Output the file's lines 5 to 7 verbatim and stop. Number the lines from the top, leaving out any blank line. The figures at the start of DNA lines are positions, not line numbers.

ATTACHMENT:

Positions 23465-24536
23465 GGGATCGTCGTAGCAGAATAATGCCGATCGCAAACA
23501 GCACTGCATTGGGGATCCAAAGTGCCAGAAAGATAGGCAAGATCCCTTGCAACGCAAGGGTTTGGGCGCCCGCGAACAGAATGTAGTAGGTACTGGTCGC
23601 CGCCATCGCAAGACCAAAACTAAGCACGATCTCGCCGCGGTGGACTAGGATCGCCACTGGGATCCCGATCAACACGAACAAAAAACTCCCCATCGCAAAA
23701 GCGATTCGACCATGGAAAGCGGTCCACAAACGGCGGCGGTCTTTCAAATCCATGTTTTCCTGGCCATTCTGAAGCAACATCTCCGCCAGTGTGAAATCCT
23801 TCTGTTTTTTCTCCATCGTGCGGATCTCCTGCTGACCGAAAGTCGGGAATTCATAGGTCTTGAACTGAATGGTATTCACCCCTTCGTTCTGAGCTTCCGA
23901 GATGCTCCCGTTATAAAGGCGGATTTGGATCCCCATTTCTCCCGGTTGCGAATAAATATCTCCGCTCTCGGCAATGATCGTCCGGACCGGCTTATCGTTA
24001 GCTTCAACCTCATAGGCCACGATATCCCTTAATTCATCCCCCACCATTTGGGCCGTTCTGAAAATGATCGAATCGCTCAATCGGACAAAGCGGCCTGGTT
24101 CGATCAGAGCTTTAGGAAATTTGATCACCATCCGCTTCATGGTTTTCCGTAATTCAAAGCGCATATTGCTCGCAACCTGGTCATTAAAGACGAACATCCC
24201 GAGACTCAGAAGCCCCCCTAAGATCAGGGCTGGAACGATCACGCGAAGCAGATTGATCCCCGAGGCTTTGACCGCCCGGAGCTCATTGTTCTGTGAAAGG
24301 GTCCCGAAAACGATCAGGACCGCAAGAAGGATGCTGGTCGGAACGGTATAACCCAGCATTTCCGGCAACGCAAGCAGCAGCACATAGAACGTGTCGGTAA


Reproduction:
23701 GCGATTCGACCATGGAAAGCGGTCCACAAACGGCGGCGGTCTTTCAAATCCATGTTTTCCTGGCCATTCTGAAGCAACATCTCCGCCAGTGTGAAATCCT
23801 TCTGTTTTTTCTCCATCGTGCGGATCTCCTGCTGACCGAAAGTCGGGAATTCATAGGTCTTGAACTGAATGGTATTCACCCCTTCGTTCTGAGCTTCCGA
23901 GATGCTCCCGTTATAAAGGCGGATTTGGATCCCCATTTCTCCCGGTTGCGAATAAATATCTCCGCTCTCGGCAATGATCGTCCGGACCGGCTTATCGTTA